When the Sakura leaves, the Sakura leaves.
In other words, as the Sakura (that is, the cherry flower) leaves the tree and falls off, the Sakura (that is, the cherry tree) begins sprouting its leaves also. With some exceptions, this may be said of the millions of cherry trees that annually overshadow the Japanese landscape with their pink-white blooms, and to which the term hanami (literally, flower viewing) is often attributed to.
That spring in Japan is just about the Sakura is not quite true, though. Spring here is an orchestra of colors performed by almost every plant life that emerges from its winter slumber. So, whether you overestimated your Sakura hanami visit or are intentionally staying longer, there’s plenty more blooms to enjoy to satiate the anthophile in all of us.
And, yes, in Japan, Sakura loosely refers to the cherry tree as well as its beloved flower.
Following the falling Sakura
Some Japanese would even say that the best Sakura experience is when the blooms begin their exit. An event they specifically call hanafubuki, people savor the “cherry-blossom snow” by passing time under these trees which are spread out all over the country.
As the focus shifts from the now-greening cherry trees to the fragile petals fluttering towards the ground, the earth welcomes the departing pale-pink flakes with vibrant colors from the now-flourishing grassland. Sprouts of white, yellow, peach, orange, blue, purple, red (as I have yet to learn the names of many of them) are in abundance, with some even daring to venture out on cemented pathways, as if demanding the traveler to stop and pay homage.
Iva’s favorite is the dandelion, which she would carefully hunt in the backyard everyday. She enjoys sending a full seed ball flying in one massive blow, and then she chases after them and recapture as many flying seeds as possible.
Aside from the small and low-lying vegetation, there also so many notable shrubs and trees joining the flower festival.
Among the more notable are the azaleas, which are usually used as hedges that border homes and line the streets and boulevards. Commonly seen in green most of the year, they become fences and balls of pink, red, and white in spring, depending on their trimming.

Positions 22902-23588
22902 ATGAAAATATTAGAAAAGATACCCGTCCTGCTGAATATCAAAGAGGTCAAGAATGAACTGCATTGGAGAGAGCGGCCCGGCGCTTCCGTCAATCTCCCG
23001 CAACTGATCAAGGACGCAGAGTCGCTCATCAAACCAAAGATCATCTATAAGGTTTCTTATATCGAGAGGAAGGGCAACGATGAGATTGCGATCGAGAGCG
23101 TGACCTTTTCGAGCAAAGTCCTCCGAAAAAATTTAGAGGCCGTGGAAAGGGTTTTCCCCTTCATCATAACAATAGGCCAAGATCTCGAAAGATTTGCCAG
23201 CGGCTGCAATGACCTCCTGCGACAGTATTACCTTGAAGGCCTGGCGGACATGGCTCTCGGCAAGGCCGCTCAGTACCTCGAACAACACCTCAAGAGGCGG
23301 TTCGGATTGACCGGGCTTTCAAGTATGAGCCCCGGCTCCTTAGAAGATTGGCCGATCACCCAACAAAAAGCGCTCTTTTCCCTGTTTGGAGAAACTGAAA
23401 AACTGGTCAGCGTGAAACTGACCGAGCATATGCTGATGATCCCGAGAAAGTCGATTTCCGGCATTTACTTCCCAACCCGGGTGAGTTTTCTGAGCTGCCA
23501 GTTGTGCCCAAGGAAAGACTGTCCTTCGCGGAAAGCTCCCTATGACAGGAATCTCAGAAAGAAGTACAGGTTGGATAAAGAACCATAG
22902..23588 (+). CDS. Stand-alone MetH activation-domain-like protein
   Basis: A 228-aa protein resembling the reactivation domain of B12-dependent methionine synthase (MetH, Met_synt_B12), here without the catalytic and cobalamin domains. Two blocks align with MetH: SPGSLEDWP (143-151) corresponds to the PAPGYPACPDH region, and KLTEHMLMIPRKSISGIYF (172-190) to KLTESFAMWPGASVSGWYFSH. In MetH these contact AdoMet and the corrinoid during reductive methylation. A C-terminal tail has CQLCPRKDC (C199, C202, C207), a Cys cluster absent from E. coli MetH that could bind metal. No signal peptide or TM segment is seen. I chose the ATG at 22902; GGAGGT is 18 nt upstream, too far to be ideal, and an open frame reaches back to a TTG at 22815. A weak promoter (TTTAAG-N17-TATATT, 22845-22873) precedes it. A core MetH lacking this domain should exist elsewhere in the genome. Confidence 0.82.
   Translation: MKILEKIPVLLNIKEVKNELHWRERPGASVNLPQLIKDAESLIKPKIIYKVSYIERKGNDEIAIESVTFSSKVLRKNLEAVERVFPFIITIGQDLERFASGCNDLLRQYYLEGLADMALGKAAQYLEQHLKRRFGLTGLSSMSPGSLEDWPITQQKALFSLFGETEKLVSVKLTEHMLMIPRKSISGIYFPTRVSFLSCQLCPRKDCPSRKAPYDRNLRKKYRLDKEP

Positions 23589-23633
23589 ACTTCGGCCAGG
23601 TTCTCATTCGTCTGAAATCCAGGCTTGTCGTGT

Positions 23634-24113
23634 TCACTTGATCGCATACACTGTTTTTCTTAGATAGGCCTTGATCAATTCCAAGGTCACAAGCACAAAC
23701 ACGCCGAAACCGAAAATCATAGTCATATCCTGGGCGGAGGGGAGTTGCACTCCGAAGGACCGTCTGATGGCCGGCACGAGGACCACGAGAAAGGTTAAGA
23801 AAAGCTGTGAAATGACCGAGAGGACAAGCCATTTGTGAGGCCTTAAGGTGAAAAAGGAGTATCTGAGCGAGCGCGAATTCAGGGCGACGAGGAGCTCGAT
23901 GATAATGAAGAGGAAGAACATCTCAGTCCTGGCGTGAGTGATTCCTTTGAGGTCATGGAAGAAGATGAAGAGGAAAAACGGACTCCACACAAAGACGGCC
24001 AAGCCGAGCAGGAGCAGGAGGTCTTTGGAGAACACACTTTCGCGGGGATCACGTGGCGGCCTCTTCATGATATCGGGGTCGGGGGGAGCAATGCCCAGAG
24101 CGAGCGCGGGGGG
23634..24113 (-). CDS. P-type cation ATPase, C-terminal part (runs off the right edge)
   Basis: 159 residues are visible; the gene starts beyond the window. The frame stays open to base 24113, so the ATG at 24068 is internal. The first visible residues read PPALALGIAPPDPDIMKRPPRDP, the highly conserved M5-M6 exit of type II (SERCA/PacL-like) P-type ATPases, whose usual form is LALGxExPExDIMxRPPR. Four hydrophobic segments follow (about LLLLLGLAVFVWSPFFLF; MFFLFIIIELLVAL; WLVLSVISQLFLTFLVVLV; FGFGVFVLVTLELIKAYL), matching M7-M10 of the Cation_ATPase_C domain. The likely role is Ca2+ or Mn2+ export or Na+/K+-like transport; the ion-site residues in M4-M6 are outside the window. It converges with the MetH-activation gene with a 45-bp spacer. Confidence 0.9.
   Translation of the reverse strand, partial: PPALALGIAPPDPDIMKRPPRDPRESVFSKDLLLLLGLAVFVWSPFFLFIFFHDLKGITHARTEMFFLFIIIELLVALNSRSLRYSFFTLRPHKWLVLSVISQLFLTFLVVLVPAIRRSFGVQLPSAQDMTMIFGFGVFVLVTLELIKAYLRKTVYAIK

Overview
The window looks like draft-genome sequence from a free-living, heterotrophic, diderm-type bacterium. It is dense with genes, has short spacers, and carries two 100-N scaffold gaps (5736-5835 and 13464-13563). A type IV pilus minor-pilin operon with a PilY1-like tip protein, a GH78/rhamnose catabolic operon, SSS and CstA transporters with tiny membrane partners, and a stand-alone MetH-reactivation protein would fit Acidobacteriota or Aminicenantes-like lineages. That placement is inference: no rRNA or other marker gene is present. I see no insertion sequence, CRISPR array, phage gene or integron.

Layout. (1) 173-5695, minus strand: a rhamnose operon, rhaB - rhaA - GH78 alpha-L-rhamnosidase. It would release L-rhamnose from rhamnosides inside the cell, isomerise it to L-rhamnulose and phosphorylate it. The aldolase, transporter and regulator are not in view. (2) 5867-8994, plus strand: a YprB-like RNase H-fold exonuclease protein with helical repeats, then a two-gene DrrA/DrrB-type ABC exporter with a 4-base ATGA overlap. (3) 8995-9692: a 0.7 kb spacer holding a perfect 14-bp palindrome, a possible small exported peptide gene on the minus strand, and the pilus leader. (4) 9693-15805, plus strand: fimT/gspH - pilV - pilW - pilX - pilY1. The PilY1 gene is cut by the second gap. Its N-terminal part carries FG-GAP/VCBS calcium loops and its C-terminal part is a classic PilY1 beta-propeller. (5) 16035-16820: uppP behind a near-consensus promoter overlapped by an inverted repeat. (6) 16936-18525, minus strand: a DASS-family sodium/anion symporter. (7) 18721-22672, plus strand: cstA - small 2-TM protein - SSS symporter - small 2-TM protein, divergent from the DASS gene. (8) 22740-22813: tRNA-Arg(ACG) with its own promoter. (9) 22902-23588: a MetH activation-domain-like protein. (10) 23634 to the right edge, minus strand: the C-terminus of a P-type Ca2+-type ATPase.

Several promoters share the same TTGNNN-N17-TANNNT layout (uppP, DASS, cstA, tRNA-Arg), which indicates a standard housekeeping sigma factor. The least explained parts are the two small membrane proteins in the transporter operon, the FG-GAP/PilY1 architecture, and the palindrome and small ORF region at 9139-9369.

Peonies are also big in Japan, literally, as these flowers can grow as big as one’s head. Gardens that cultivate peonies often hold festivals to showcase these gigantic flowers.
When in Japan during the springtime, watch out also for trellises on homes, gardens and parks. Most likely, they are not vines of grapes but wisterias. A flowering wisteria is like purple to pink rain and is hard to miss because its sweet distinctive scent will seek you out when you fail to see its sobering vines.
More tree spectacles
While the pink-white Yoshino Sakura is the primary feature of cherry blossom festivals, it’s good to know that there are still so many cherry varieties that bloom after them, effectively extending further the cherry blossom experience. Around this time other eye-catching flowering trees also join in, such as other stone fruit varieties such as peaches and nectarines, apples, and dogwoods that usually come in white, pink, or peach hues.
Visiting the local florists and gardeners
Spring is also the time when people resume their gardening. And as Japanese houses generally have low to no fences, the flowers and plants they nurture are quite an eyeful as well. A visit to the local flower shop or gardening section of the local superstore is likewise an enriching experience, especially for those who are looking into gardening as a hobby, are merely wandering about plant names, or are simply wanting to be wowed or bewildered by the abundance of plant varieties.